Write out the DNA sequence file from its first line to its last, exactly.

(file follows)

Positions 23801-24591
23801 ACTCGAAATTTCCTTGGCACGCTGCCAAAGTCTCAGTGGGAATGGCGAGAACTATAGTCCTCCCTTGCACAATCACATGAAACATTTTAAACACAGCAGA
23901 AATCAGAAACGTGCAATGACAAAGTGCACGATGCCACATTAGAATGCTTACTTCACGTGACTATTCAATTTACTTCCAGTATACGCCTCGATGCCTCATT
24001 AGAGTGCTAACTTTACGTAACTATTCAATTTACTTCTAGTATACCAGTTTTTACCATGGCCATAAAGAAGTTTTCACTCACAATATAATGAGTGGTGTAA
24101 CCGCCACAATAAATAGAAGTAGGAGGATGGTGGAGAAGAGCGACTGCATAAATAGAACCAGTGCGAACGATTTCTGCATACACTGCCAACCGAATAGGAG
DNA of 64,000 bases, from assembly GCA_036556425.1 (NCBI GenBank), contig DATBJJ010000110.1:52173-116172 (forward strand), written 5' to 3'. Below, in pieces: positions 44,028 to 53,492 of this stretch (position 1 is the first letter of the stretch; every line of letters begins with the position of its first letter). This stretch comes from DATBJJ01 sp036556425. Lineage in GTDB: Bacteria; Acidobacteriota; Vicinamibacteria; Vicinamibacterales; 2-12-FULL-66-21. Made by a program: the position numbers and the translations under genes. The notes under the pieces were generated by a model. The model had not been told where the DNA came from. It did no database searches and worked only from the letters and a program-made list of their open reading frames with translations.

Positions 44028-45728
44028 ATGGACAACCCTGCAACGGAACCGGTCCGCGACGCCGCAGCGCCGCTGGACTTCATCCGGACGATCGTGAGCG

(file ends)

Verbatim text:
Positions 23801-24591
23801 ACTCGAAATTTCCTTGGCACGCTGCCAAAGTCTCAGTGGGAATGGCGAGAACTATAGTCCTCCCTTGCACAATCACATGAAACATTTTAAACACAGCAGA
23901 AATCAGAAACGTGCAATGACAAAGTGCACGATGCCACATTAGAATGCTTACTTCACGTGACTATTCAATTTACTTCCAGTATACGCCTCGATGCCTCATT
24001 AGAGTGCTAACTTTACGTAACTATTCAATTTACTTCTAGTATACCAGTTTTTACCATGGCCATAAAGAAGTTTTCACTCACAATATAATGAGTGGTGTAA
24101 CCGCCACAATAAATAGAAGTAGGAGGATGGTGGAGAAGAGCGACTGCATAAATAGAACCAGTGCGAACGATTTCTGCATACACTGCCAACCGAATAGGAG
DNA of 64,000 bases, from assembly GCA_036556425.1 (NCBI GenBank), contig DATBJJ010000110.1:52173-116172 (forward strand), written 5' to 3'. Below, in pieces: positions 44,028 to 53,492 of this stretch (position 1 is the first letter of the stretch; every line of letters begins with the position of its first letter). This stretch comes from DATBJJ01 sp036556425. Lineage in GTDB: Bacteria; Acidobacteriota; Vicinamibacteria; Vicinamibacterales; 2-12-FULL-66-21. Made by a program: the position numbers and the translations under genes. The notes under the pieces were generated by a model. The model had not been told where the DNA came from. It did no database searches and worked only from the letters and a program-made list of their open reading frames with translations.

Positions 44028-45728
44028 ATGGACAACCCTGCAACGGAACCGGTCCGCGACGCCGCAGCGCCGCTGGACTTCATCCGGACGATCGTGAGCG